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Health literacy and decision making styles for complex antithrombotic therapy among older multimorbid adults.

Naik AD, Street RL, Castillo D, Abraham NS. Health literacy and decision making styles for complex antithrombotic therapy among older multimorbid adults. Patient education and counseling. 2011 Dec 1; 85(3):499-504.

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Abstract:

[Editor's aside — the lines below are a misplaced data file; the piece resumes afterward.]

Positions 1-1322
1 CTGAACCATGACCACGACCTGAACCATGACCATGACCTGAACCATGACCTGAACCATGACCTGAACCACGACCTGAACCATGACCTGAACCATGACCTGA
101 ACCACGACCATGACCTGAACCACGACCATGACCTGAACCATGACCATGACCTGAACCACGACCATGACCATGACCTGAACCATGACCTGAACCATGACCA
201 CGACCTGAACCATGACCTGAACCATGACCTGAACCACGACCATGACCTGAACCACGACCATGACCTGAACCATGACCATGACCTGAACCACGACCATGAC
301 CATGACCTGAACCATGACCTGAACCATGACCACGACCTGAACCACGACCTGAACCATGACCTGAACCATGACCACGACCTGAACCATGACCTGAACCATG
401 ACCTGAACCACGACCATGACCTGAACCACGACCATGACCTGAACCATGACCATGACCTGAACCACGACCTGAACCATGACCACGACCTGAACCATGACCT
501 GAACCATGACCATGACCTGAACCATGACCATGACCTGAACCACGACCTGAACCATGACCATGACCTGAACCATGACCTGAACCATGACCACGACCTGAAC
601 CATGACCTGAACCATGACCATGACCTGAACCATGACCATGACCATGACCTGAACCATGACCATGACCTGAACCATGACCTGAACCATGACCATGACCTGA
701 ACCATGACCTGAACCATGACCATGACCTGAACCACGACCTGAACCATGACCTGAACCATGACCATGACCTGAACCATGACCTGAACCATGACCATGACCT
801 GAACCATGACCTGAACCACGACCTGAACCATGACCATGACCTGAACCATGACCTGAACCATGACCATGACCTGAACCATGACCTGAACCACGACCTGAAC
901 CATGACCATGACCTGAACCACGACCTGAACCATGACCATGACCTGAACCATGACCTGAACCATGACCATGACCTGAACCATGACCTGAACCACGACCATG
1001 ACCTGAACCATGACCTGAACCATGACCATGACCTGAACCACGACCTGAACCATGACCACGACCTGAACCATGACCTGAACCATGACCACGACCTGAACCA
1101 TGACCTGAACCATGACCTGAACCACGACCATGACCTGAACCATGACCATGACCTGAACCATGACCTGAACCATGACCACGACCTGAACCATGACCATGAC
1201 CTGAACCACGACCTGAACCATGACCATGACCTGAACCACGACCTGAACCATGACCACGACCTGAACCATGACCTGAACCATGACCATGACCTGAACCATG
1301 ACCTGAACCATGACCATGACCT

OBJECTIVES: To evaluate the effect of functional health literacy (FHL) on preferences for decision-making; and among those initially preferring a passive decision-making role, to explore how preferences change if their physician actively encourages their involvement. METHODS: Consecutive older adults with cardiovascular disease receiving complex antithrombotic therapy completed a comprehensive assessment including measures of FHL and preferences for shared decision making. RESULTS: Half of all participants had inadequate or marginal FHL. Those with inadequate FHL were more likely (P = 0.01) to prefer passive rather than active decision making styles even after controlling for age, education, and numeracy. However, 40% of patients preferring passive styles had adequate FHL and these patients were significantly more likely to change their preference to more active styles (odds ratio = 7.17, P < .01) if their physician "was more supportive or encouraged participation". CONCLUSIONS: Screening FHL can provide insight into patients'' preferences for active participation in decision making. Clinicians'' encouragement of participation can increase engagement by patients with adequate FHL. PRACTICE IMPLICATIONS: We propose an algorithm for screening FHL and preferences for participating in decisions about complex medication regimens.





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